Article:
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I looked up for a similar question but I haven't found any. If there is any, I can delete the question.

How can I show that the following theorem?

Let $G$ be a group, $S$ a set of generators for $G$, and $G'$ another group. Let $f:G \rightarrow G'$ be a map. If there exists a homomorphism $\bar{f}$ of $G$ into $G'$ whose restriction to $S$ is $f$, then there is only one.

So I assumed that there are more than one $\bar{f}$, took $f_1$ and $f_2$. I know that $f_1(S) = f_2(S) = f(S).$ I took an element $g \in S$, write it as $g=x_1^{\epsilon_1}\dots x_n^{\epsilon_n}$ where each $x_i \in S$ and $\epsilon_i =\pm1$ for each $i\in \{1,\dots,n\}$ since $S$ is a set of generators for $G$.

Then, I said

$f_1(g)=f_1(x_1^{\epsilon_1}\dots x_n^{\epsilon_n})= f_1(x_1)^{\epsilon_1}\dots f_1(x_n)^{\epsilon_n} = $

$f_2(g)=f_2(x_1^{\epsilon_1}\dots x_n^{\epsilon_n}) = f_2(x_1)^{\epsilon_1}\dots f_2(x_n)^{\epsilon_n}$ but I stuck here. Should I pick $g$ from $G$? I did not pick it from $G$ because I can not guarantee that $f_1(g) = f_2(g)$ in that case.

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In effect you did pick $g\in G$: every $g\in G$ can be written in the form $x_1^{\epsilon_1}\ldots x_n^{\epsilon_n}$ with each $x_k\in S$ and $\epsilon_k\in\{-1,1\}$. Then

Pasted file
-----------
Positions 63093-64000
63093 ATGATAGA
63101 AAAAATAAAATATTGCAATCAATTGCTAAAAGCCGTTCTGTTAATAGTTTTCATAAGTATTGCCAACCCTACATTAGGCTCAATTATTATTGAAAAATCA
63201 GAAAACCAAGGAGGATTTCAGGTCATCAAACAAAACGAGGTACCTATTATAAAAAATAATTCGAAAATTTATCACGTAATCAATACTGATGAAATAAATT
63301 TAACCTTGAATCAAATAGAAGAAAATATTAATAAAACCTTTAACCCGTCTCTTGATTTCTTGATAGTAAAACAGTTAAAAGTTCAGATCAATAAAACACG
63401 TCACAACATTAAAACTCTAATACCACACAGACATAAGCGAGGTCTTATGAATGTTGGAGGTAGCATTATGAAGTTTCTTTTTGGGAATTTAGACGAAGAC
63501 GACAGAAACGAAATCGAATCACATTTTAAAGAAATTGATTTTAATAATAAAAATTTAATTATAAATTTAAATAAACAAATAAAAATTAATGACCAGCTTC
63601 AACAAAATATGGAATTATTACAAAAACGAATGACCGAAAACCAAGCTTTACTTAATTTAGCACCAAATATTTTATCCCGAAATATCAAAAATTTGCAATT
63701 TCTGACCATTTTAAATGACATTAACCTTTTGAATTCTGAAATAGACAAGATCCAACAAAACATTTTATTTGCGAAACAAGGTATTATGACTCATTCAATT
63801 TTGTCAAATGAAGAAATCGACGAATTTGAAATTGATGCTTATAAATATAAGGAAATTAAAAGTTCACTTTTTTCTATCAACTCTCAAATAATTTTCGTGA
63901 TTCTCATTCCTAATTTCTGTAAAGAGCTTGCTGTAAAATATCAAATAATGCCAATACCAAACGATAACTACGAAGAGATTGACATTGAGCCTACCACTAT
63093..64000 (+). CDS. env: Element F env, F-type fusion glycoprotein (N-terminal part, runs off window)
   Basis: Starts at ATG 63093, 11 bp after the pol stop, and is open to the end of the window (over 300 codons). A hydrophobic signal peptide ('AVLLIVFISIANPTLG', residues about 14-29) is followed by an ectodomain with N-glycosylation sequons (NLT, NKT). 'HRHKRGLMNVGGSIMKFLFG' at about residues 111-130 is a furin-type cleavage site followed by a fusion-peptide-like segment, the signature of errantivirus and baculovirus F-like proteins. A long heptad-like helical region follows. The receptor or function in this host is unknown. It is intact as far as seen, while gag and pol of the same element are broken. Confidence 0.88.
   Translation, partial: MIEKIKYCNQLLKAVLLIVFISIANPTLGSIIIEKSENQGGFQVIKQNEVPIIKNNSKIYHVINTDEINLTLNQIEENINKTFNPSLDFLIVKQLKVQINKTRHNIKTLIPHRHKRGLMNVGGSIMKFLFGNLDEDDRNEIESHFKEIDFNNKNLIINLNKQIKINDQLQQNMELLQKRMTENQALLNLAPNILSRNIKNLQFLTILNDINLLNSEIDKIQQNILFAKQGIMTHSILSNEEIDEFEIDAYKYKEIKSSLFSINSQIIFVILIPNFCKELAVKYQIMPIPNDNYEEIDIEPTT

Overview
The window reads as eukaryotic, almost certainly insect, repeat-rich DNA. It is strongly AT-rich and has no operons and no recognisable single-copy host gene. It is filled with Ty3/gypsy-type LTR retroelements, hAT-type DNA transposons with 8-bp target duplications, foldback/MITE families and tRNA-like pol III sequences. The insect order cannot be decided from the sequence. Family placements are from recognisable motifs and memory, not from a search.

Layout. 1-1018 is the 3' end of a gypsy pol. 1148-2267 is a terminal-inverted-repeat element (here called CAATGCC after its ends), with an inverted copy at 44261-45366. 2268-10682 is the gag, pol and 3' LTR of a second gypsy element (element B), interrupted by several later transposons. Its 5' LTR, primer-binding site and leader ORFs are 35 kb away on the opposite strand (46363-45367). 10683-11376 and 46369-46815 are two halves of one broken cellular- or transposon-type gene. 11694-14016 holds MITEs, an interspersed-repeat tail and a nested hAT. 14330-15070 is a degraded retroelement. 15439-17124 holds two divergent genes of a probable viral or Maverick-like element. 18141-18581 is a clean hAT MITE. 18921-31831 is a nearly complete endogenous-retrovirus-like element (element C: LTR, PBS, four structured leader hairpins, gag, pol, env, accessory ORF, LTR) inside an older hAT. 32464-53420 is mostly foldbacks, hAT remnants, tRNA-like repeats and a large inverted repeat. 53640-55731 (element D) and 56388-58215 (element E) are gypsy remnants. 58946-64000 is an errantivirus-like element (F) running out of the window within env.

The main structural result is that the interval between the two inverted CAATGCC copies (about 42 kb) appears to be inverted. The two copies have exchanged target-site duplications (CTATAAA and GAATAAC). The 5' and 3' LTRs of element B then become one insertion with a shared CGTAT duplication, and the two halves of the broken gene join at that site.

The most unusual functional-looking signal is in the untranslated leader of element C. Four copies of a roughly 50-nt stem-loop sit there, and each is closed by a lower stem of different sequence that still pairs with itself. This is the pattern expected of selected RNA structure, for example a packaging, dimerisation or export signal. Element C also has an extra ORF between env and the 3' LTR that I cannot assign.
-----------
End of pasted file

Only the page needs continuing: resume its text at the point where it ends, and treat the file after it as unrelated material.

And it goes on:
$$f_1(g)=\prod_{k=1}^nf_1\left(x_k^{\epsilon_k}\right)=\prod_{k=1}^n\big(f_1(x_k)\big)^{\epsilon_k}=\prod_{k=1}^n\big(f_2(x_k)\big)^{\epsilon_k}=\prod_{k=1}^nf_2\left(x_k^{\epsilon_k}\right)=f_2(g)\;.$$

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  • $\begingroup$ How can we write $\prod_{k=1}^n\big(f_1(x_k)\big)^{\epsilon_k}=\prod_{k=1}^n\big(f_2(x_k)\big)^{\epsilon_k}$? Is it because of $S$ is a generator set? $\endgroup$ – Ninja Nov 27 '16 at 4:11
  • $\begingroup$ @Ninja: Because by hypothesis $f_1\upharpoonright S=f_2\upharpoonright S$, so $f_1(x)=f_2(x)$ for every $x\in S$. $\endgroup$ – Brian M. Scott Nov 27 '16 at 4:13
  • $\begingroup$ I see, thank you very much! $\endgroup$ – Ninja Nov 27 '16 at 4:15
  • $\begingroup$ @Ninja: You’re very welcome! $\endgroup$ – Brian M. Scott Nov 27 '16 at 4:17
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You are essentially done. You just have to recall that $f_1$ and $f_2$ agree on $S$, hence they agree on all the $x_i$. Therefore $f_1(g) = f_2(g)$.

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  • $\begingroup$ So since $S$ is a generator set, then $f_1(S) = f_2(S) \implies f_1(G) =f_2(G)$. Then we are done. Is that all we have to write? $\endgroup$ – Ninja Nov 27 '16 at 4:09
  • $\begingroup$ Write everything you wrote in your original post, then conclude that $f_1(g) = f_2(g)$ since $f_1$ and $f_2$ agree on the $x_i$ $\endgroup$ – Ethan Alwaise Nov 27 '16 at 4:10
  • $\begingroup$ I am sorry, does agreeing on something mean $f_1$ and $f_2$ have the same image? $\endgroup$ – Ninja Nov 27 '16 at 4:13
  • $\begingroup$ Yeah I meant $f_1(x_i) = f_2(x_i)$ for each $x_i$. $\endgroup$ – Ethan Alwaise Nov 27 '16 at 4:13
  • $\begingroup$ I understood. Thank you for all the help! $\endgroup$ – Ninja Nov 27 '16 at 4:16

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